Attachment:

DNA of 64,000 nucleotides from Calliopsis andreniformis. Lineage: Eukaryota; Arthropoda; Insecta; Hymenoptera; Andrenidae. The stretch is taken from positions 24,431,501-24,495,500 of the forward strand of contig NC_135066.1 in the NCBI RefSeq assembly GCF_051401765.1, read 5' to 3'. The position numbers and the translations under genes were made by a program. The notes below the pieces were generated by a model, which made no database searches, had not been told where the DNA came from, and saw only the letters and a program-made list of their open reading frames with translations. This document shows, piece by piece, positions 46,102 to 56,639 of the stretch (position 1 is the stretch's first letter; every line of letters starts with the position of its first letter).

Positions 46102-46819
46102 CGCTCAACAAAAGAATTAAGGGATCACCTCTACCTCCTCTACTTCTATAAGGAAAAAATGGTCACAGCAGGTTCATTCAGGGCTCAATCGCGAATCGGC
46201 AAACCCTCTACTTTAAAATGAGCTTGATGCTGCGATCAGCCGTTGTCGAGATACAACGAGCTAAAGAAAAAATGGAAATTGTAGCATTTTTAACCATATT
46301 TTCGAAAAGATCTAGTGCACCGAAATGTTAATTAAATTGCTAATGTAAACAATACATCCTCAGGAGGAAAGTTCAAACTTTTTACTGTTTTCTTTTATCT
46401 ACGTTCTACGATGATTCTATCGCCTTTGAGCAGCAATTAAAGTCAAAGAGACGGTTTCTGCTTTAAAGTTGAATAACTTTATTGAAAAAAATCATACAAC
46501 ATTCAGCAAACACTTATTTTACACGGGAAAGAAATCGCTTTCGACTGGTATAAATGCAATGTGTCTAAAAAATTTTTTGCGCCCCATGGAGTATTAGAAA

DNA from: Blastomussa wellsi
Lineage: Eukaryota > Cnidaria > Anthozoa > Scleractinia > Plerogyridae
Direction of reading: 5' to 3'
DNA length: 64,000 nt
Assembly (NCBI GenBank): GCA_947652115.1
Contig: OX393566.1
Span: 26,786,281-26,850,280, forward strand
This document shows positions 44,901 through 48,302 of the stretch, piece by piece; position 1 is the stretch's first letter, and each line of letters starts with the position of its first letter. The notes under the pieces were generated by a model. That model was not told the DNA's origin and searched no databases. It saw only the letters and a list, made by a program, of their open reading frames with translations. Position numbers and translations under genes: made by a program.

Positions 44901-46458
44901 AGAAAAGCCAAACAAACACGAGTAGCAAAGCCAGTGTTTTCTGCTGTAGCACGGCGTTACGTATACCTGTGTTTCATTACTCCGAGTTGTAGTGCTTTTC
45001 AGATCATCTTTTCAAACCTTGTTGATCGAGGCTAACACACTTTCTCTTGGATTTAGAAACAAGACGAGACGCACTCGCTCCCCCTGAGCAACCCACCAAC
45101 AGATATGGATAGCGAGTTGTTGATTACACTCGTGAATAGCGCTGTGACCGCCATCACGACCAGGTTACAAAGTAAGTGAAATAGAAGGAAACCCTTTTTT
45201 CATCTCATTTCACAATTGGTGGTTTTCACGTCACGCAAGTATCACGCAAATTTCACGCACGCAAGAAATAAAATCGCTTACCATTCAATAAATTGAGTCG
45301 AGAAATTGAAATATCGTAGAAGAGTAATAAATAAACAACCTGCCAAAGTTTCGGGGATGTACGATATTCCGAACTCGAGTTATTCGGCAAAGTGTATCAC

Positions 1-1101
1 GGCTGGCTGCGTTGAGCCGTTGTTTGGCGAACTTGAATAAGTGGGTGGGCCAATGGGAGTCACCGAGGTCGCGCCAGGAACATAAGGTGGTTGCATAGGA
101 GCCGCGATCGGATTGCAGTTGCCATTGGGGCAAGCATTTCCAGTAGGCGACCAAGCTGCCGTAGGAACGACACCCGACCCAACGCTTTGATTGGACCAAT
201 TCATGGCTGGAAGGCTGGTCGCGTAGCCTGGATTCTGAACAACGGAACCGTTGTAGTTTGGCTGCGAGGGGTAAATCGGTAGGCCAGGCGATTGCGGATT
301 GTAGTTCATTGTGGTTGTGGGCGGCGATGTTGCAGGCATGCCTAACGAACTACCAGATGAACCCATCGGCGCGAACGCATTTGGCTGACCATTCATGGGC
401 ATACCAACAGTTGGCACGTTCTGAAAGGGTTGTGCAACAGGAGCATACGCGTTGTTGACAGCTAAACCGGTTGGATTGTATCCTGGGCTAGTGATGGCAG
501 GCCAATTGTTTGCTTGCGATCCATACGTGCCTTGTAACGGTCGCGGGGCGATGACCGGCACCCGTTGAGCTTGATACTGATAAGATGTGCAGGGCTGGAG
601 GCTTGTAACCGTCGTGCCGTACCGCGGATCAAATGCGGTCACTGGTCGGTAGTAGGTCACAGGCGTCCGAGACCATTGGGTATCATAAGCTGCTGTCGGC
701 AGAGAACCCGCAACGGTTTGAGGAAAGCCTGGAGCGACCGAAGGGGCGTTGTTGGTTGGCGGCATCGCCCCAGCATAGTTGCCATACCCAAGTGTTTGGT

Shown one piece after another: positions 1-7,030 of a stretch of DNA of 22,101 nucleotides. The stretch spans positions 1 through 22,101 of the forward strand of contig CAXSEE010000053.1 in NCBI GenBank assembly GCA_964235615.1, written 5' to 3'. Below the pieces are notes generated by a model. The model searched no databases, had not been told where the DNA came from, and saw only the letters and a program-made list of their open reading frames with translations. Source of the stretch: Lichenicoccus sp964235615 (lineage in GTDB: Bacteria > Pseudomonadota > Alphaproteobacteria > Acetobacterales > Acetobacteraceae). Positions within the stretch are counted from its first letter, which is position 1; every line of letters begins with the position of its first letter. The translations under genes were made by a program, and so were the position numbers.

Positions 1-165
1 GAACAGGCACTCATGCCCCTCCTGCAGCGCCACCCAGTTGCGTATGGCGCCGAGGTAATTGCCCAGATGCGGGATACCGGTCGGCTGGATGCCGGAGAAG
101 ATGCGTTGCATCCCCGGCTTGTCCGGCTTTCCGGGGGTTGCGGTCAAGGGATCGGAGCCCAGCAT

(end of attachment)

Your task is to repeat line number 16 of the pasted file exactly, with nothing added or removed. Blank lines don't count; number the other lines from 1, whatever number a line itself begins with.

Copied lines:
Positions 44901-46458